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PR Resources for Startups that Are Free

July 5, 2018
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Finding free public relations resources can feel like finding gold. You know the gold is out there. You’re not exactly quite sure where to begin the quest for it. And if you do seek it out, it is sometimes difficult to discover the authentic bits amongst the rubble.

Let’s take a gander of public relations from a startup’s standpoint. You hold the creative reigns within the company. You know it would be best to hire a PR professional, but it’s not practical right now. So, you try and dig deep from your Ad and PR 101 course from college. Unfortunately, all you can remember are a few of the basics that your teacher would droll on about during her dry, 8 am lecture.

Right now, your company is a small ship, but you know you’re strong enough to manage the waves until you are ready to build on.

Considering you are handling the sails on your own, it would be beneficial to have some resources that could help guide you in the right direction without having to worry about dipping into the funds. There is a treasure trove of tools that can assist you in almost all of your PR needs. Discover these gems below.

Writing & Researching 

You’ve totally got this. And if you don’t, here are some resources that provide you with capable people who do got this! It’s important to know your target audience, what makes them interested, and why they’d want to hear what you have to say. Then, take all of that researched information and have it delivered it in a way that the target audience would best perceive it.


You can call it your “hero” if you’d like, though. HARO stands for “Help a Reporter Out” and it does just that. This website holds an extensive “database of sources for upcoming stories and daily opportunities for sources to secure valuable media coverage”. If you go ahead and sign up for the free basic plan, HARO sends media opportunities from journalists looking for case studies for their stories right to your inbox. According to their site, highly reputable media outlets such as TIME Magazine, Chicago Tribune, Fox News, ABC, The New York Times, and The Wall Street Journal all use HARO. Entertainment media outlets such as Mashable and Refinery29 also are on the list.

General Exposure 

There are blogging sites out there where other businesses can discover startups. An interest may spark from your posted company and turn itself into a  story.

Google Alerts

Create alerts through your Gmail account and receive daily, weekly, or monthly alerts advising you when your personalized brand name or topics are relevant in the news. Google will email you whenever anything related to your keywords pops up in the news across the entire globe. This is helpful when planning your media calendar. Discover when is the best time to strike.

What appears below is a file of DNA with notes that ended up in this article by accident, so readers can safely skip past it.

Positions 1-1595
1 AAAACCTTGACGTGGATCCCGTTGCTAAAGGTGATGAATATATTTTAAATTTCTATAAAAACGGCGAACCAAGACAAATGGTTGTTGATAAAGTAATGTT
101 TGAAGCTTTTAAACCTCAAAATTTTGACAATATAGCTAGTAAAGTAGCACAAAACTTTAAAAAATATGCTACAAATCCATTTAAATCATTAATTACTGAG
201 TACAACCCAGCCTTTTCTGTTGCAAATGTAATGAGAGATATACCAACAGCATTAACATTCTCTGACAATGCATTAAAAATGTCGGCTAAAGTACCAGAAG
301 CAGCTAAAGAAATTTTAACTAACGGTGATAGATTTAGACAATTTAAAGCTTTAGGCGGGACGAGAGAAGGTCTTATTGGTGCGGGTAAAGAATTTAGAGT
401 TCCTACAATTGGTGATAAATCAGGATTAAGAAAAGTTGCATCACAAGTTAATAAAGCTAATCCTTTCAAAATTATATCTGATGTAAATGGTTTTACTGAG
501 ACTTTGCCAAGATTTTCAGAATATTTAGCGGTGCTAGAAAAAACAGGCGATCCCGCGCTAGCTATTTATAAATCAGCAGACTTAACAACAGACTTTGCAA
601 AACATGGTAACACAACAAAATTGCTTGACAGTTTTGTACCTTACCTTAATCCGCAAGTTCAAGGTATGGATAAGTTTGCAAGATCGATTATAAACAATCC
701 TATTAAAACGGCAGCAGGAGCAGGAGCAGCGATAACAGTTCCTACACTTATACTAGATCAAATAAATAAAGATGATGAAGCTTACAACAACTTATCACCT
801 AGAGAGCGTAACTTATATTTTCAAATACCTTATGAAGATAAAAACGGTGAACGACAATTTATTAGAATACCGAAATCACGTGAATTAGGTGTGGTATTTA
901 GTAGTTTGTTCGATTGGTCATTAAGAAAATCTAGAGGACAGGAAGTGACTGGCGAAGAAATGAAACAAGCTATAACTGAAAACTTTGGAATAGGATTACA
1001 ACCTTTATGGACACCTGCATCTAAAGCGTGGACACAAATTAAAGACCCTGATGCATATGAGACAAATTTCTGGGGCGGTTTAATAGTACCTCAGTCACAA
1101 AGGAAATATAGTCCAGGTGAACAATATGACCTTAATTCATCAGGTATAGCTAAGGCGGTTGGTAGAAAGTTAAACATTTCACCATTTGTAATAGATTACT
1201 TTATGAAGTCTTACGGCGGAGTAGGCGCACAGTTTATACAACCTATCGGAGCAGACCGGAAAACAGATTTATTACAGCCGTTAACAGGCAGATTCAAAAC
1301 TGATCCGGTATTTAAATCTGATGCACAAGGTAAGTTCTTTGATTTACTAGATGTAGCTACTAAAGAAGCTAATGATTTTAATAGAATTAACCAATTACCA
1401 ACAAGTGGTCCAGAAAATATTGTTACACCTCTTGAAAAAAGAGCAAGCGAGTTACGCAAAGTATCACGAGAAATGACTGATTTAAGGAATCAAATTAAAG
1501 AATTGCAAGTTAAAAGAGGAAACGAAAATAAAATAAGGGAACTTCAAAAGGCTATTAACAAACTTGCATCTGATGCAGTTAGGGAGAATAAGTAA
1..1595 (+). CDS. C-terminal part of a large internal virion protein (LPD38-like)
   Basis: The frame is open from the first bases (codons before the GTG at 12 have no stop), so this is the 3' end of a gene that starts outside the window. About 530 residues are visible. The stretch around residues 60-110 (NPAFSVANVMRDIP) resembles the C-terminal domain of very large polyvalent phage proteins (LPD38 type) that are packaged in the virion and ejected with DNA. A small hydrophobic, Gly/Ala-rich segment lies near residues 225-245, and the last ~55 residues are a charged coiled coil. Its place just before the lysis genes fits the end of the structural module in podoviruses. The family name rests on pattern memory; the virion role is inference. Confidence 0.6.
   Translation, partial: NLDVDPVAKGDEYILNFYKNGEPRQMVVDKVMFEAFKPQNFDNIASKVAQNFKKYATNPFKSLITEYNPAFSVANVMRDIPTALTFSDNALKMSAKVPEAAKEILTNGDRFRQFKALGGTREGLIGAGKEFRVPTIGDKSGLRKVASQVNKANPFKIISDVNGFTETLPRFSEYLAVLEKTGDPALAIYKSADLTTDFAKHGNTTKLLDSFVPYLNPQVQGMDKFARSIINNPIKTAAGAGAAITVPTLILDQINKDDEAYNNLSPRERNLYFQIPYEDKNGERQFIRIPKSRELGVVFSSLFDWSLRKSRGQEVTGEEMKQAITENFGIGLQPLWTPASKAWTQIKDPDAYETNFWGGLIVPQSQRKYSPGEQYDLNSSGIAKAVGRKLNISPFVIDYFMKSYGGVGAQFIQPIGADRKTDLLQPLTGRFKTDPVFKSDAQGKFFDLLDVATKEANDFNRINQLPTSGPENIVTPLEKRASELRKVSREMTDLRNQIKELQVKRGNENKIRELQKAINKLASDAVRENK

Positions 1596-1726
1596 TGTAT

This is a review blog for startups. This site specifically focuses on businesses with “outstanding design” and “paradigm shifting ideas”. You simply submit your company for consideration along with a one hundred word description.


According to Forbes, TechCrunch is “the gold standard for startup PR”. They are recorded to bring in 10 million unique visitors a month. Of these 10 million include influential reporters, entrepreneurs, and investors. Users on TechCrunch review startups for the visitors’ consideration. Furthermore, TechCrunch hosts a database of companies, entrepreneurs, and investors on a site known as CrunchBase. The two sites are independent when signing up, however. Finally, without a strong network base, getting chosen by an investor on TechCrunch is slim. It is important to build your network to help you stick out and stand strong. With all of that support, you may gain the attention of investors within TechCrunch, which could gain your company attention at a national level.


Networking in the new-age. You’ve got some written gold. Now, off to find a way to let it unfold! Discovering how, when, and where to send to the who’s-who’s.

Instagram, Twitter, LinkedIn

Although this may be a Captain Obvious introduction, social media is as free as free gets. People use these channels to influence followers without even trying in some cases. So, when you install strategy, thought, and action into your posts, they can have a powerful impact on your desired audiences. If your time budget accounts for it, try and make waves with influential people prior to launching a writing piece or PR campaign. Making genuine connections with influencers is important because you do want them on your side when the time comes to release a story.


Make sure your network is nurtured. Social media plays a huge roll in this section, as well. Your interaction with your followers and vice versa dictate how often (or how little) the rest of the world may be exposed to your company’s existence. Other than your social media accounts, your true clientele accounts are your best source of advertising, as well. Check in on clients and they’ll be more inclined to recommend or introduce you to their network.


PSFK covers trend reports ranging from branding and marketing to fashion, gadgets, entertainment, and food. PSFK pulls in more than one million readers every month. PSFK accepts completed press release entries via email. You can submit a press release to submit@psfk.com.


Use WooPitch to gather journalists’ details and contact information through their social media outlets. This tool collects the information and puts together a powerful database. Their motto is, “Simple, intelligent targeting for smarter PR,” and if that’s not a hook, what is? WooPitch identifies and connects with expert sources to find journalists and bloggers to target.